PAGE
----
Netanyahu at cabinet meeting.
(photo credit: EMIL SALMAN/POOL)
Likud negotiators pushed for an increase in the number of ministers from the legal limit of 19 including the prime minister, to 21 or 22, but faced resistance from some of the parties hoping to be in the next coalition.
Prime Minister Benjamin Netanyahu wants to ensure that the Likud has a majority in the cabinet, but has to balance the other parties’ demands in negotiations.
Canceling the law put in place by the outgoing government allowing prime ministers to only appoint 18 ministers and four deputy ministers would help the Likud’s position in coalition talks, allowing other parties to get more portfolios, while increasing the Likud’s number so it maintains a majority.
However, Yisrael Beytenu, which proposed the electoral reform, strongly opposes the increase and any change to the law it initiated.
Shas chairman Arye Deri also came out against a bigger cabinet, for socioeconomic reasons, arguing that the cost of extra ministers’ salaries would be better spent elsewhere.
“We shouldn’t increase the number of ministers. It sets a bad example,” Shas spokesman Yaakov Bezalel explained on Saturday night. “It’s not fair to the low-income population.”
A United Torah Judaism spokesman said the faction is not wedded to the number 18, but that it does not want a “bloated” number of ministers and they oppose ministers without portfolio, which are also against the law since the electoral reform was passed.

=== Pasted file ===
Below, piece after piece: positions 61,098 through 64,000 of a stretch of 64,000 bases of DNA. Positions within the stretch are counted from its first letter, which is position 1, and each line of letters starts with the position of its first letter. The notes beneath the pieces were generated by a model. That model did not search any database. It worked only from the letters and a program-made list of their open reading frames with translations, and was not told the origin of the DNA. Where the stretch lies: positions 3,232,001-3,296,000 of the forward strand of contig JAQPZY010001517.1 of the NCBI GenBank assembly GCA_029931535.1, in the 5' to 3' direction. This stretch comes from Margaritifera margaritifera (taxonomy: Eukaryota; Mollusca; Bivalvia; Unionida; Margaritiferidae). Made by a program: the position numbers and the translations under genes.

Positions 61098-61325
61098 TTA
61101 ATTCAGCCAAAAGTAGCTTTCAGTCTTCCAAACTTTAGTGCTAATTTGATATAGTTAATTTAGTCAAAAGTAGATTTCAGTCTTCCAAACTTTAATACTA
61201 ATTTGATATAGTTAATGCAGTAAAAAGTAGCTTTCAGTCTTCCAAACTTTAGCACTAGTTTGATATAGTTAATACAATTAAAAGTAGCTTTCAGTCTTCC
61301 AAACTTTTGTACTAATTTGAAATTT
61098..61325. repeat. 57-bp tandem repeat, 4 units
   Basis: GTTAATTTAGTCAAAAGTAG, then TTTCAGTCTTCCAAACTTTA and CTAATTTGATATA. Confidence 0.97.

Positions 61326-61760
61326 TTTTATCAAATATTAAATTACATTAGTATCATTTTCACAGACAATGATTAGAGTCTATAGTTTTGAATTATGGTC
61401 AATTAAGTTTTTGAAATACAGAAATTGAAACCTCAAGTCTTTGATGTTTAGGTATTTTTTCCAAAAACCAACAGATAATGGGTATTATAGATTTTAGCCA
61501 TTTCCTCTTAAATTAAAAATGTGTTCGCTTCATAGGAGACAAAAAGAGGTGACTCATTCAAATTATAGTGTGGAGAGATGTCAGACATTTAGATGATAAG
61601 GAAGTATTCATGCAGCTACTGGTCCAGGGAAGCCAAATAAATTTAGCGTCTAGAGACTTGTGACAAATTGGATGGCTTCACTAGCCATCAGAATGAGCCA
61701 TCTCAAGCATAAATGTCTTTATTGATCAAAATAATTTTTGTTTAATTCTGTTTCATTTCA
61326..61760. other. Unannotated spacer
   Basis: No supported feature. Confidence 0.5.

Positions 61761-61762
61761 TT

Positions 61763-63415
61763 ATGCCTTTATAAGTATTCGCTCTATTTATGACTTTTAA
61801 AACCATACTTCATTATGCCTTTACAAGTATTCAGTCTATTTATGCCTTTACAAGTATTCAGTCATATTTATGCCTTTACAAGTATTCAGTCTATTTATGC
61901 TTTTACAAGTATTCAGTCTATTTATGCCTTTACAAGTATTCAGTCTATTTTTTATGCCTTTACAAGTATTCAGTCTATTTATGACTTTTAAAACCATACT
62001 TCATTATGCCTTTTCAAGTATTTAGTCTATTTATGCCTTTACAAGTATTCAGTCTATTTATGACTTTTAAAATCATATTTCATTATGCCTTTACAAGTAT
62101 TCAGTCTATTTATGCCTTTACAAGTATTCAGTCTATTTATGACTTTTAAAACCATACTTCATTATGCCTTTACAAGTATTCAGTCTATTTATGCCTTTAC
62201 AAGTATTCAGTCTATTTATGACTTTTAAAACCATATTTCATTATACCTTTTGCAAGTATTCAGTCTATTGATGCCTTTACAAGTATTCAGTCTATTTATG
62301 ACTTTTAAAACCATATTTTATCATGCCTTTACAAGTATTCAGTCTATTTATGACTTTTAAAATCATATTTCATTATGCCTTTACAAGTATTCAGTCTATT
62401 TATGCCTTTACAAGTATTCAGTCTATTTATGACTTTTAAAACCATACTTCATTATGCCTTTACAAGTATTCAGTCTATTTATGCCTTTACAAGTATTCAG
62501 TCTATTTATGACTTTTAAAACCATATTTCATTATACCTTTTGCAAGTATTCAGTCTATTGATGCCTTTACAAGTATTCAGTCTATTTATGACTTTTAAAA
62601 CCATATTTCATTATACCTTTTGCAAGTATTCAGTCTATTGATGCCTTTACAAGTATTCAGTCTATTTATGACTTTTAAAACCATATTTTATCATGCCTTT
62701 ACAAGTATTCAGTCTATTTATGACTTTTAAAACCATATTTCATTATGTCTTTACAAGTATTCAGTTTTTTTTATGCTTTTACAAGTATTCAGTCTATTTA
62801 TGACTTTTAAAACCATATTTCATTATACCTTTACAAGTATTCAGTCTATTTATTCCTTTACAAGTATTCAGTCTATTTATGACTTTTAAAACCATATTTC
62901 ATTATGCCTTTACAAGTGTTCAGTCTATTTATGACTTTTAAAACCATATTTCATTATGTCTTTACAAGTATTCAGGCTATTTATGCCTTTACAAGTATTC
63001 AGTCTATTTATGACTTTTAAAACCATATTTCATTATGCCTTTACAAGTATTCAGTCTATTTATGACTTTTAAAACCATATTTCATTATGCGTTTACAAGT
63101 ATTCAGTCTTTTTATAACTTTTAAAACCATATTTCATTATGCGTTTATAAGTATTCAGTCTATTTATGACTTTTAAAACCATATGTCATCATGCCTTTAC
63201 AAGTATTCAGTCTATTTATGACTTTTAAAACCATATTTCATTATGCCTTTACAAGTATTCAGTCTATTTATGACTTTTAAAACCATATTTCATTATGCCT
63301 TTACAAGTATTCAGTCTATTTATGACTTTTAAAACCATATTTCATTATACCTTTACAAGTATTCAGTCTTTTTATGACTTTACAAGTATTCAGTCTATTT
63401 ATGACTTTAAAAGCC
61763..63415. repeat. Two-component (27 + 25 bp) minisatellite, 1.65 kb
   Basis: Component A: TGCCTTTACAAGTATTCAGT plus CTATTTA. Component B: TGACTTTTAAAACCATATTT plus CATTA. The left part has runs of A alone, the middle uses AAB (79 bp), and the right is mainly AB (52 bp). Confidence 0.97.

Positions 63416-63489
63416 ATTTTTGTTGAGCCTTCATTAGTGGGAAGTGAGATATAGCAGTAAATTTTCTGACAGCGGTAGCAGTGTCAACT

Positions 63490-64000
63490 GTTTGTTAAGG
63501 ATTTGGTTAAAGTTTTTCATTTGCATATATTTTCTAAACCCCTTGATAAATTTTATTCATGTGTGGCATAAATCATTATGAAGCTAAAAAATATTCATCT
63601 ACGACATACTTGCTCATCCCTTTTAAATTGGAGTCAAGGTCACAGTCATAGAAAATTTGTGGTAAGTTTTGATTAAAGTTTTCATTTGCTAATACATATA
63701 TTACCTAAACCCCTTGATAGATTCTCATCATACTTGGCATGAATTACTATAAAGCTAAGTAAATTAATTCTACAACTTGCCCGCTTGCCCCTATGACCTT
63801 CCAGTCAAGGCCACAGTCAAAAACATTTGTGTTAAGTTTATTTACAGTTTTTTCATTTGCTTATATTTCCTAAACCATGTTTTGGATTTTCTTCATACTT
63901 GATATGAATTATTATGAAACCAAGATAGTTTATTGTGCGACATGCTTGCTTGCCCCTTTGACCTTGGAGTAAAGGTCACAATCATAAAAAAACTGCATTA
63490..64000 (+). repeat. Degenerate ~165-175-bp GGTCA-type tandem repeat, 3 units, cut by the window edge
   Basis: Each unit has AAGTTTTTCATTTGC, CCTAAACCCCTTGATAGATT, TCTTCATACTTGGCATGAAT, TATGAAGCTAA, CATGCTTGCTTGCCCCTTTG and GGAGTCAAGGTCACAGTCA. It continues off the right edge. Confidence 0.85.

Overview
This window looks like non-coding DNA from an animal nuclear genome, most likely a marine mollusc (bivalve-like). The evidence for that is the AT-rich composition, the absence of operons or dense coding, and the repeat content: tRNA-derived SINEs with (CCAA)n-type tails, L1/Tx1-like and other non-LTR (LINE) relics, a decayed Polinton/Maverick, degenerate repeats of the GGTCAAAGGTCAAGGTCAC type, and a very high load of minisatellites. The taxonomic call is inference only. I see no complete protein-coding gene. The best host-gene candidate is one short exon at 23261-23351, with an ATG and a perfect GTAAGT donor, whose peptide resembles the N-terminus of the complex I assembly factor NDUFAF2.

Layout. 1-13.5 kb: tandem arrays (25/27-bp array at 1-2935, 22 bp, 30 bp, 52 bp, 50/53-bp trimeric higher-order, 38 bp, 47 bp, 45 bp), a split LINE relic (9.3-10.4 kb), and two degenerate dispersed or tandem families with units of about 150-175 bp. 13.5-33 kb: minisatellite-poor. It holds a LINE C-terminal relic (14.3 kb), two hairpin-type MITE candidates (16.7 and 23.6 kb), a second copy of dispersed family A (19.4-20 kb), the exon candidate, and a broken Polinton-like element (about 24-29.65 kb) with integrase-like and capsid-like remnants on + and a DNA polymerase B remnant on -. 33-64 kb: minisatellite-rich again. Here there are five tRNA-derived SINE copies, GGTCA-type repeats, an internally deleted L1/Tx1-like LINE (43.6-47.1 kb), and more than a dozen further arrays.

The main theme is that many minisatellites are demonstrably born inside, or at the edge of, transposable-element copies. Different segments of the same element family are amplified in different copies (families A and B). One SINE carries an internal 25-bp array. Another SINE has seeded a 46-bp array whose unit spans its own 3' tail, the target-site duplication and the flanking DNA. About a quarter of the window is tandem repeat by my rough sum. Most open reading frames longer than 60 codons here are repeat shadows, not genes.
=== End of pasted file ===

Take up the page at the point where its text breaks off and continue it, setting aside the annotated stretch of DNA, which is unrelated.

Bayit Yehudi and Kulanu said on Saturday night that they do not yet have official positions on the matter.
Yesh Atid leader Yair Lapid took to Facebook to call on Kulanu chairman Moshe Kahlon to oppose increasing the number of ministers.
Lapid congratulated Kahlon on his likely appointment as finance minister, the job the former held until December.
“If you really care about the citizens’ money, if you really want to bring change, you must stand as a wall today against every attempt to increase the cabinet to more than 18 ministers,” Lapid wrote.
According to Lapid, each additional minister is a “budgetary weight” Kahlon will have to carry.
“People will tell you, don’t worry, it’s just a few tens of millions of shekels, but as someone who had your job before you and dealt with the budget, I am telling you that this is a lie. It is hundreds of millions that you will need to help the handicapped, the elderly and to promote reforms that you believe in,” he added.
Lapid wrote that he is sure Kahlon will not give in, but warned him “not to let them trick you before you enter the ministry and betray your voters before you even started to work.”
Kulanu boycotted coalition negotiations on their first official day Thursday because of reports that Netanyahu already promised UTJ MK Moshe Gafni the chairmanship of the Knesset Finance Committee, and as of press time Saturday night, the party said its stance did not change.
Channel 10 reported Kahlon heard about the promise to Gafni from the press, but a Likud spokesman said Friday that “the prime minister immediately updated Kulanu chairman Moshe Kahlon on the topic of the Finance Committee and all matters relevant to the negotiations.
“Mr. Kahlon did not learn anything new in these matters from reports in the press,” the Likud spokesman added.